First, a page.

Editing helps only if it’s the right kind of editing. Some people will read a manuscript about, for instance, a farmer with an apple orchard and say, “Wouldn’t it be better to write about a farmer growing avocados?” Well, avocado farming may be fascinating, but that’s not what the piece is about. The best editors respect the writer’s vision.
As I learned from my legendary playwrighting teacher Len Berkman, the best editing enhances and clarifies the text but does not change the writer’s intent. “Comment on the piece the writer has written,” Len told us on the first day of class, “not on whatever you would have written given that material.”
An editor can help you weed out the great writing that must be in the piece from the (perhaps equally great) writing that weighs the piece down.
Does every detail drive the story forward? If not, move the passage into your Outtakes file.
Yes, no matter how brilliant your writing is, you will have passages that don’t belong in what you’re writing. Editing them out of this piece doesn’t mean losing them forever when you maintain an Outtakes file for each project. You’re not “killing your darlings,” just moving them to another room until you find the right place for them to live.
Editing helps identify overused tricks
Do you have any favorite stylistic devices? Things you just love to make words do. When you dip into your bag of writer’s tricks too often, you draw attention away from what you’re saying. Instead, the reader focuses on how you’re saying it. Not good.
Every writer has tricks like that—in fact, I just edited one out of the paragraph beginning “As I learned from…” Originally, the paragraph read:
The best editing, as I learned from my legendary playwrighting teacher Len Berkman, enhances and clarifies the text but does not change the writer’s intent. “Comment on the piece the writer has written,” Len told us on the first day of class, “not on whatever you would have written given that material.”
What’s wrong with that? Nothing much, except that I make the same stylistic choice in two back-to-back sentences. I interrupt the narrative flow with a clause set off by commas—”as I learned from my legendary playwrighting teacher Len Berkman” and “Len told us on the first day of class.”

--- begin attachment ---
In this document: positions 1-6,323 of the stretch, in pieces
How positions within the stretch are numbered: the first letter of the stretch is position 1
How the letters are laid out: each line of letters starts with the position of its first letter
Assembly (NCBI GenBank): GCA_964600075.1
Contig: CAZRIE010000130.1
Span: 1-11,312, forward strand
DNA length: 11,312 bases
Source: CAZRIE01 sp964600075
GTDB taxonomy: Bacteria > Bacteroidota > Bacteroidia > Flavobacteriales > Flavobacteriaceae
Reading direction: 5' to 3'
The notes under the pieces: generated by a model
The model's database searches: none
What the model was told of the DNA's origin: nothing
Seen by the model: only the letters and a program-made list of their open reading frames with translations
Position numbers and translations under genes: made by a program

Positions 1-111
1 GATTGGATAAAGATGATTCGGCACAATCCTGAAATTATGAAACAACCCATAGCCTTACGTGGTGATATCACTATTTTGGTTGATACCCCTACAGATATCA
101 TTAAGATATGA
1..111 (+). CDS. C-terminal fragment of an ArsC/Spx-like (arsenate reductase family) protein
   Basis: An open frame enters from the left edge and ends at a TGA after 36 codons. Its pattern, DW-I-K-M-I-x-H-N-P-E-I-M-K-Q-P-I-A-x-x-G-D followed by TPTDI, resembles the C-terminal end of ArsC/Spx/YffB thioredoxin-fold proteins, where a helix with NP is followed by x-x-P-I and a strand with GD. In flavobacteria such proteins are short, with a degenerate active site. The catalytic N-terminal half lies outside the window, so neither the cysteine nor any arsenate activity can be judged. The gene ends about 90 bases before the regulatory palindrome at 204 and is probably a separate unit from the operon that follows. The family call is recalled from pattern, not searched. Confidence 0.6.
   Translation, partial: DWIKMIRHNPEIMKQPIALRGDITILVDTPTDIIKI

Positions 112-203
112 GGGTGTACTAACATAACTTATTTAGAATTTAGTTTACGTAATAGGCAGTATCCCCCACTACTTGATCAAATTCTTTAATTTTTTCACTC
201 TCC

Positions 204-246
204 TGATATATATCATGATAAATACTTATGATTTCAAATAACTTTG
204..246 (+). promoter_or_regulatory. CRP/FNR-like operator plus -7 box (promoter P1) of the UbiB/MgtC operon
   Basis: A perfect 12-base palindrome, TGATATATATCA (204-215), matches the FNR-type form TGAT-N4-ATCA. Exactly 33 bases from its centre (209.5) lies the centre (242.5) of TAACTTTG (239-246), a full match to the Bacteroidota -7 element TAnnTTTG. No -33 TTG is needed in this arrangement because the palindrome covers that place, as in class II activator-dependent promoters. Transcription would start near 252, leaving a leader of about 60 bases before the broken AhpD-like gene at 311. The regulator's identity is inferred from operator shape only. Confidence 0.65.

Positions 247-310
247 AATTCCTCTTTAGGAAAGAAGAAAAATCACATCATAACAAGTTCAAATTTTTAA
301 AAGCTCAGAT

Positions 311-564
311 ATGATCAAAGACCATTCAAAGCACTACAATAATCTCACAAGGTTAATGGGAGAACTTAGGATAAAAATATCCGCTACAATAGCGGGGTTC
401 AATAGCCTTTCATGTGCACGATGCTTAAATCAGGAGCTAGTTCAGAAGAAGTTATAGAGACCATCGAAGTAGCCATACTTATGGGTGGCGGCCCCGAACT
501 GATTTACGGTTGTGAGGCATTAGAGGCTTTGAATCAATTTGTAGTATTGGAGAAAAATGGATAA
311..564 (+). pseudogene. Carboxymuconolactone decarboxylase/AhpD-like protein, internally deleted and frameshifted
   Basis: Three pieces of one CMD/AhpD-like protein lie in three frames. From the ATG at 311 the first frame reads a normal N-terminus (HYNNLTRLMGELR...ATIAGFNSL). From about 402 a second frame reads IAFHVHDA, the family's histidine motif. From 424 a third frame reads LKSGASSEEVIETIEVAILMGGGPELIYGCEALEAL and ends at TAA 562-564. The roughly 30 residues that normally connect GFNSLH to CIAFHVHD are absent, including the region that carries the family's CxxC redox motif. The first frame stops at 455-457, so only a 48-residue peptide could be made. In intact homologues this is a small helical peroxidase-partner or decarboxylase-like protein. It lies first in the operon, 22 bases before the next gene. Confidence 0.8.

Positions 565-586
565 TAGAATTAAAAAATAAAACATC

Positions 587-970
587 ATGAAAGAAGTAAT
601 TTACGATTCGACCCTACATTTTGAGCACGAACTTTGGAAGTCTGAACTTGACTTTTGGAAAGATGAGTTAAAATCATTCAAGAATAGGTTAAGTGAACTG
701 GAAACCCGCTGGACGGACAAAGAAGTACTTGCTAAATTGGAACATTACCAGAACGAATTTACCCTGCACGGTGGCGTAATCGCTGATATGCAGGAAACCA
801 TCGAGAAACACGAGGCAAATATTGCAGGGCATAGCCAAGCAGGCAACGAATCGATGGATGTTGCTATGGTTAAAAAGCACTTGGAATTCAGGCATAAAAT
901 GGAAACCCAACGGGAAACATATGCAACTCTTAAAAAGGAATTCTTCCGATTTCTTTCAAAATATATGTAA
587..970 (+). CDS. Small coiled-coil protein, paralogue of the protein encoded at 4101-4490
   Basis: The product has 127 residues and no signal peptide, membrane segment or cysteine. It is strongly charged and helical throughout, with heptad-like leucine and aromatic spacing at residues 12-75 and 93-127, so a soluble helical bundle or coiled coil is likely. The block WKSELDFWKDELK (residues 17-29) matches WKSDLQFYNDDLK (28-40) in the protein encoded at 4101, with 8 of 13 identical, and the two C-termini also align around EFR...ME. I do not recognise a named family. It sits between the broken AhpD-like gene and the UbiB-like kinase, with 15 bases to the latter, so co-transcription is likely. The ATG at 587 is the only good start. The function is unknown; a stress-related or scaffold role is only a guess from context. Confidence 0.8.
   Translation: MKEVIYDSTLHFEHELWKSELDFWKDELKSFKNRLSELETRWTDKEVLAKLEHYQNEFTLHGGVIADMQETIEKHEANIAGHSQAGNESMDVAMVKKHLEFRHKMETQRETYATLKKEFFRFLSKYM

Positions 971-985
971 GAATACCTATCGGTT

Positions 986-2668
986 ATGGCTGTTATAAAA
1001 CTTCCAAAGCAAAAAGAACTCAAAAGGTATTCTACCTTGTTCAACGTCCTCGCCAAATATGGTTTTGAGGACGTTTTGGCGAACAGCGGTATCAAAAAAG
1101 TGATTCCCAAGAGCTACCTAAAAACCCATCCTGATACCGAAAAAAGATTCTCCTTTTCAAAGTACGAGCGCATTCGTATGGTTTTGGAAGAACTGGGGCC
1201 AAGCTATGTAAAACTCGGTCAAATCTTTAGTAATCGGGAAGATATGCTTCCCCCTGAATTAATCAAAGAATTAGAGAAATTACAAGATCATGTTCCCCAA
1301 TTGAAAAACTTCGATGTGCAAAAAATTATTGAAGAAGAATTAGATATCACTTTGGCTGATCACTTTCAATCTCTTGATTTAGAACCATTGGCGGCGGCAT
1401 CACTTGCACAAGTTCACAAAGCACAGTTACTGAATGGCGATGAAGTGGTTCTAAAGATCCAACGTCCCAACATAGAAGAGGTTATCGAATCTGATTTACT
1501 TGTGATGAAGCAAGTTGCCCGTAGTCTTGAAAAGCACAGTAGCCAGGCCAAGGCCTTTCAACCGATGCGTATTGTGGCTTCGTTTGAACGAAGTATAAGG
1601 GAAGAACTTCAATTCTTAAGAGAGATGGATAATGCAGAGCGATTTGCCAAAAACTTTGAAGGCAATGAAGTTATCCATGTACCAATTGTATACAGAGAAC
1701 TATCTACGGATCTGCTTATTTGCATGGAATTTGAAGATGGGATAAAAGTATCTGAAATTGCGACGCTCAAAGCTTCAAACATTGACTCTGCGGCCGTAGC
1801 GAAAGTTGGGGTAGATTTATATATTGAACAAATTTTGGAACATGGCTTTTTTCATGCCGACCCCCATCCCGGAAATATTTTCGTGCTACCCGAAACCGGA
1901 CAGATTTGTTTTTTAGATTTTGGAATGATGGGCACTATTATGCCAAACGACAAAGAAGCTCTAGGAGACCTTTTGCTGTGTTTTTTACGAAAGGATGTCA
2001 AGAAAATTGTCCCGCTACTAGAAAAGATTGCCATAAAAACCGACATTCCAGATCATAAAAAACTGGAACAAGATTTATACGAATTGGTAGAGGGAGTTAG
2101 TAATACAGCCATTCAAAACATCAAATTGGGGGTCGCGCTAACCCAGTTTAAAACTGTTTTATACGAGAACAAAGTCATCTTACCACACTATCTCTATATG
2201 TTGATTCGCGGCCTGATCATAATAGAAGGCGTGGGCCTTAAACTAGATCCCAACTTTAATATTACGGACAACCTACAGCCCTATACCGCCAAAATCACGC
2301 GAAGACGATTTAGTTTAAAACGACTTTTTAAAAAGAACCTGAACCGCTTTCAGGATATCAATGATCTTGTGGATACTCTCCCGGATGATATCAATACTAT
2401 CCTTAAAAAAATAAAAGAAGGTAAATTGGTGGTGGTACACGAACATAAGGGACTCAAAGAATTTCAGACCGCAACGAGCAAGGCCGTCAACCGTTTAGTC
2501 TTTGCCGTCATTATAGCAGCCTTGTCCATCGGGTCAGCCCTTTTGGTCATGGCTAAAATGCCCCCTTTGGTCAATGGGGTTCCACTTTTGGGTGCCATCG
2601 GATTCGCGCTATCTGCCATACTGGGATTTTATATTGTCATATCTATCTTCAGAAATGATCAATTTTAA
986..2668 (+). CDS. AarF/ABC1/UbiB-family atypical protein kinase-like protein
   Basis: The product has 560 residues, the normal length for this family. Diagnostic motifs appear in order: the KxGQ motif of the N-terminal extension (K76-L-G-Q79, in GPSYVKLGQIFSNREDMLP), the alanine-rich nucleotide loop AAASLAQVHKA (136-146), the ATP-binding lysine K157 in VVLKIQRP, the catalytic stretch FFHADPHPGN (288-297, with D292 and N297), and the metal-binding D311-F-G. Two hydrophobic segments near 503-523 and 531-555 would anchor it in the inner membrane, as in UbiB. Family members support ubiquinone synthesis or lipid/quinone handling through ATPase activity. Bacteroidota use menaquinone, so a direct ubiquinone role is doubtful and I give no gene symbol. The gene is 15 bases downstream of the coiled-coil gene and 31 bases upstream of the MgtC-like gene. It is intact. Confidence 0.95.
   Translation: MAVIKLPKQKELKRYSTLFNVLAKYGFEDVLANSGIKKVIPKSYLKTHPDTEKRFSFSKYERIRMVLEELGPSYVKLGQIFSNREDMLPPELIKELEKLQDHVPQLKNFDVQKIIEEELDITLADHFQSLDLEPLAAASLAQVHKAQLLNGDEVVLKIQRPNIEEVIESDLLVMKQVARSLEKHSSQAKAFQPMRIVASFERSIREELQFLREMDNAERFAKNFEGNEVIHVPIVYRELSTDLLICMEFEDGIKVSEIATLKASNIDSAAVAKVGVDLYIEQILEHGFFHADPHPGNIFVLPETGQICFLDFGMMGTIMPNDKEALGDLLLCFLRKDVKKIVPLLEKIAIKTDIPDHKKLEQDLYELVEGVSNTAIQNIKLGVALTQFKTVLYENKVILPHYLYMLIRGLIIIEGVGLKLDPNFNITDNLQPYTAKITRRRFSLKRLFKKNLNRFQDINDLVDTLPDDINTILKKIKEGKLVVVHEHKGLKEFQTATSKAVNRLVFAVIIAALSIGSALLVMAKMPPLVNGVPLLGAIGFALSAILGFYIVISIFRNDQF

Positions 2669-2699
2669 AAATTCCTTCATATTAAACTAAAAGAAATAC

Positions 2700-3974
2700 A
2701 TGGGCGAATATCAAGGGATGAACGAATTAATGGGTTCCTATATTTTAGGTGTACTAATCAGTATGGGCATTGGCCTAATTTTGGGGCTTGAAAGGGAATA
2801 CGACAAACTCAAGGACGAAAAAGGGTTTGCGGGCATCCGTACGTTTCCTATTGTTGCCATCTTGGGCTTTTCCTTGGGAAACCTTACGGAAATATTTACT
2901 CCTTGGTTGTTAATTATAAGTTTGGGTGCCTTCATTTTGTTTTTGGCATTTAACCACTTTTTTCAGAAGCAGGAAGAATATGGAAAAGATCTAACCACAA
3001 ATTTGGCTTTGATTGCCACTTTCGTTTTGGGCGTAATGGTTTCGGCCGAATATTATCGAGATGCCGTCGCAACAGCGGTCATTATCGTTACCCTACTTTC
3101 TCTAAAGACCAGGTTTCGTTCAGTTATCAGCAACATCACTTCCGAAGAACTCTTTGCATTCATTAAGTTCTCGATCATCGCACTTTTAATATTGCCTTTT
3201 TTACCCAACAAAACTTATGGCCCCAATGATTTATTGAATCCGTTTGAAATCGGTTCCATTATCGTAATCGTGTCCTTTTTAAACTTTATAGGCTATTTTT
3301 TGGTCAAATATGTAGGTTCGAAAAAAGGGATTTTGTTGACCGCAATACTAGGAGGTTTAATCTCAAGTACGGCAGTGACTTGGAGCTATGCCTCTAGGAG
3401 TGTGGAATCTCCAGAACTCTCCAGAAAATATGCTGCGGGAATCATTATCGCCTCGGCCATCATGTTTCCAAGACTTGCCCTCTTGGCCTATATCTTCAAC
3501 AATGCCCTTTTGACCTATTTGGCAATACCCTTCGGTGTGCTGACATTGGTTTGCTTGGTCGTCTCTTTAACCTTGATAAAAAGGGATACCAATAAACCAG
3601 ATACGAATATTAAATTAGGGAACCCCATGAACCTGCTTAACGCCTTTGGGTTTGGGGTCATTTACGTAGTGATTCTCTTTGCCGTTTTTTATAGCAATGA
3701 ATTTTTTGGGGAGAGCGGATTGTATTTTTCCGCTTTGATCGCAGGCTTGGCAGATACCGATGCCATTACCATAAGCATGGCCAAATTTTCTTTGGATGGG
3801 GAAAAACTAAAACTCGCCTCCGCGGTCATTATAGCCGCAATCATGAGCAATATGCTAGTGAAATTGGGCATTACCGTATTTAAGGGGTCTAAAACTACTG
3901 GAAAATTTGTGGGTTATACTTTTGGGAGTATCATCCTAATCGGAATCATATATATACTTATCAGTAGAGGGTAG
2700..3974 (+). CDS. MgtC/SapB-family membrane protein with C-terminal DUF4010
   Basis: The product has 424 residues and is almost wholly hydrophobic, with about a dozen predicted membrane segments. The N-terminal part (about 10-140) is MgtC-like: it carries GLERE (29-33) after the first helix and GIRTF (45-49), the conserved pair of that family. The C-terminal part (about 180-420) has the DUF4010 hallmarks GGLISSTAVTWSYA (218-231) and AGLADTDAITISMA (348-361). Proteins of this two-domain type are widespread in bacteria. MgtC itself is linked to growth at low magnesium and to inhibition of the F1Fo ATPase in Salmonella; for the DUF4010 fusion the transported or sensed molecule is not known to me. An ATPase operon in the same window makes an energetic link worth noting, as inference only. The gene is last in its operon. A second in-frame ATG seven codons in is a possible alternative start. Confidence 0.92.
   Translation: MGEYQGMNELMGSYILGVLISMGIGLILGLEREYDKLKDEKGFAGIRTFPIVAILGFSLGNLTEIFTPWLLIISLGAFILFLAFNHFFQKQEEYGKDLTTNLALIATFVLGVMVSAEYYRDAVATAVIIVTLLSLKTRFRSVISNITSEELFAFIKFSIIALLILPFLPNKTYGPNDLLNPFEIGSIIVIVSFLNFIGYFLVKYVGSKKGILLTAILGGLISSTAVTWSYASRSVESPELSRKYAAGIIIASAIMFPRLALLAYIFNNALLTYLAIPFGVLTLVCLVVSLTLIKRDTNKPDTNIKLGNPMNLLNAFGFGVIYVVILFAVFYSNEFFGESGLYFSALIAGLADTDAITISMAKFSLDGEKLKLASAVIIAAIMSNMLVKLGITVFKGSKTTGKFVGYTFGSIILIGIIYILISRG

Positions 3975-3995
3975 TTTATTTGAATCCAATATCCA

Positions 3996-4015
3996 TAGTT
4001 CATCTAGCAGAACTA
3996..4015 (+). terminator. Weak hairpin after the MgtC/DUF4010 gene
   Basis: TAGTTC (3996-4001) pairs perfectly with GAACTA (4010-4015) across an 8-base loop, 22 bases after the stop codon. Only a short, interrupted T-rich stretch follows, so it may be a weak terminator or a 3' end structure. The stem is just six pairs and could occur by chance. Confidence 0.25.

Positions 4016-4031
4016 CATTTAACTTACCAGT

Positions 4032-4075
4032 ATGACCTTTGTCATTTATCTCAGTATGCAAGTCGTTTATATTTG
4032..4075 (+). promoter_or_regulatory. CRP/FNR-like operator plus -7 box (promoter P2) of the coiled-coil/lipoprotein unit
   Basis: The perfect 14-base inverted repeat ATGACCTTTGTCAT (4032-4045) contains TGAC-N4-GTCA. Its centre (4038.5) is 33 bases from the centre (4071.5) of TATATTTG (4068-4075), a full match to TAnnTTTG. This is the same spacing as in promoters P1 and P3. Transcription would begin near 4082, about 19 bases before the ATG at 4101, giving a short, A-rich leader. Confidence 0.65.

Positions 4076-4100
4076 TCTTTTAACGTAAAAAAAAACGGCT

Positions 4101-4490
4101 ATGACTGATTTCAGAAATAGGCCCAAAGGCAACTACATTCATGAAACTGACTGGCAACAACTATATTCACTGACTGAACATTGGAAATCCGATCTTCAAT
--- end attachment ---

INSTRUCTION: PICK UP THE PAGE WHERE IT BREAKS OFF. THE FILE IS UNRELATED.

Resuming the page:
I love identifying a speaker in mid-quote. But you can’t pull that sort of trick in every sentence. It gets really boring, really quickly. So I kept the mid-quote identification and edited the previous sentence instead.
When you’re studying writing, your teacher becomes your first editor. Eventually, you learn enough to become your own first editor. Even Fran Lebowitz—who famously doesn’t let anyone else edit her—edits herself. Probably too much. As she told The Paris Review:
“I write a sentence a thousand times, changing it all the time to look at it in different ways.”
Imagine how much time that wastes—editing yourself sentence by sentence. No wonder she hasn’t published anything for more than two decades.
I advise my writers to just write—get their ideas out, create a first draft and then let it sit—for an hour, a day, a week, depending on how long it took you to write in the first place. Editing helps, but not until you’re ready for it. So you’ve got to take a break; let it rest.
And don’t edit a thousand times; edit once. Then let that draft sit while you do something else. And when your head has cleared, re-read it and see what you think.
I’m cooking up a webinar program to help writers become their own first editors. (Click here and I’ll let you know when we launch. ) Smart writers know their work can always be improved. Great writers discover how to do that themselves. And then they’re ready to seek advice from a trusted editor to make their work extraordinary.